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Cornwall in Prehistory by Toni-Maree Rowe
Stroud, Tempus, 2005. 176pp, 61 b/w images, 19 line drawings/maps, 14 col. plates. ISBN 07524 3440 3 (£16.99)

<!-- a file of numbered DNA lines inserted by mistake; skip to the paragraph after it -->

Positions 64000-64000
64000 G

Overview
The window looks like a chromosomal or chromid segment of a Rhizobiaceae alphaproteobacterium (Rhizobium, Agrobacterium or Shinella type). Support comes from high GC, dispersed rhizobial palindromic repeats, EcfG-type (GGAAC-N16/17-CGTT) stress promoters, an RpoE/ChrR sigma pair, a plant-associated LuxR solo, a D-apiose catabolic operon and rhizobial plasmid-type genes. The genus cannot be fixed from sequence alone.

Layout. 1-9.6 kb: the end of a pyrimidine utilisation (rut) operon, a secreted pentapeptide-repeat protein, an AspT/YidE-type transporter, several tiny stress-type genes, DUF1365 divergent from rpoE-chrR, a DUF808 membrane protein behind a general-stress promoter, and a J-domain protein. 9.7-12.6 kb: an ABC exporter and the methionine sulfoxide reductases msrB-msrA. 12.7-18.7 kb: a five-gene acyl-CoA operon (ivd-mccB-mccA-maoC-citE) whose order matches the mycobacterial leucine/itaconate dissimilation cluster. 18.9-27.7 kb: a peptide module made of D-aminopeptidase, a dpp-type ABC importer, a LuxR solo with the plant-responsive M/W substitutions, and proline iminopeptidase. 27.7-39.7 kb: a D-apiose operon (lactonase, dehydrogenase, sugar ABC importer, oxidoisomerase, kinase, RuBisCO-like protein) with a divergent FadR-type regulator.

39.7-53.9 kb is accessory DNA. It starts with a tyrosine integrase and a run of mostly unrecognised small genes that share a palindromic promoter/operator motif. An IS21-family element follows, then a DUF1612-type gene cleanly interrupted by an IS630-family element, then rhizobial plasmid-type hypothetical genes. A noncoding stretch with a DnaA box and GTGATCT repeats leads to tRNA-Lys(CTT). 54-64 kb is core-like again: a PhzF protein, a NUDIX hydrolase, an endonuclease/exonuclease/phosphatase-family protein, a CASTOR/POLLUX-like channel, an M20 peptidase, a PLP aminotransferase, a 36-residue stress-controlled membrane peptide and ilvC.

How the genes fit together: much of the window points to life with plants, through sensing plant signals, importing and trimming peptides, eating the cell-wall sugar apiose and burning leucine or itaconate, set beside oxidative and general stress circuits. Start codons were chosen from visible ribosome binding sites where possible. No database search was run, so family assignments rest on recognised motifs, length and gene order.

Toni-Maree Rowe’s Cornwall in Prehistory is a slim potted account of Cornwall’s rich prehistoric archaeology. Written in a breezy, clearly enthusiastic and, even, chatty style, it makes for easy reading. It is aimed at the beginner and ‘those who know something’ (p. 7). It is intended as a synthesis of Cornish prehistory charting the archaeological resource of the county from the Palaeolithic period right through to the pre-Roman Iron Age. Although having said that, there is a very short section in the chapter entitled ‘Postscript’ where the author explains very briefly how Cornwall continues to remain distinct as a region during the Roman period. Strangely this is the only bit of the book where the distinctiveness of Cornish archaeology is highlighted (see below). This final chapter also flirts with the impact of modern antiquarianism on prehistory, but in a rather slipshod fashion. Principally each chapter is devoted to a main chronological period where discussion is centred on monument types and diagnostic cultural (principally artefactual) traits. Throughout, themes such as the environment, trade and technology, metalworking, settlement and economy, ritual and burial, are variously explored albeit, each time, in rather a broad-brush manner. The first chapter kicks off with a much abbreviated introduction to some of the methods and techniques archaeologists employ to investigate the distant past. A ‘final thoughts’ paragraph appears towards the end of each chapter where the author challenges the ways in which archaeologists reach their interpretations. Each time this end ‘summary’ stresses the apparent limitations of a technical and indeed functional approach of explanation and interpretation. These asides pop up as repeated attempts to challenge established approaches, but with varying degree: they read as though the author is conducting some off-side debate with some unflinching orthodoxy. By doing so they ground the author firmly with some New Age even ‘fringe’ (p. 145) way of thinking. In the final chapter the existence of Druids in the distant past appears unchallenged which, unfortunately, rather detracts from one of the important points the author makes: that is, that the distant past may imbue enduring aspects which may be carried on through by later generations (through folk memory, place-names and stories) - whether through respect, reverence, fear, disregard or neglect. But rather paradoxically throughout the book, Toni-Maree Rowe variously distances, and at the same time does not distance, herself from the orthodox positions she appears to challenge. It’s a bit confusing, because in her own words, ‘are we imposing our own romantic notions on the landscape and the past’ (p. 39). By linking selected themes to our universal humanity, it rather oddly (and irritatingly) posits that people in the past behaved just like we do today (p. 40). Each chapter ends with suggestions of sites to visit in the county.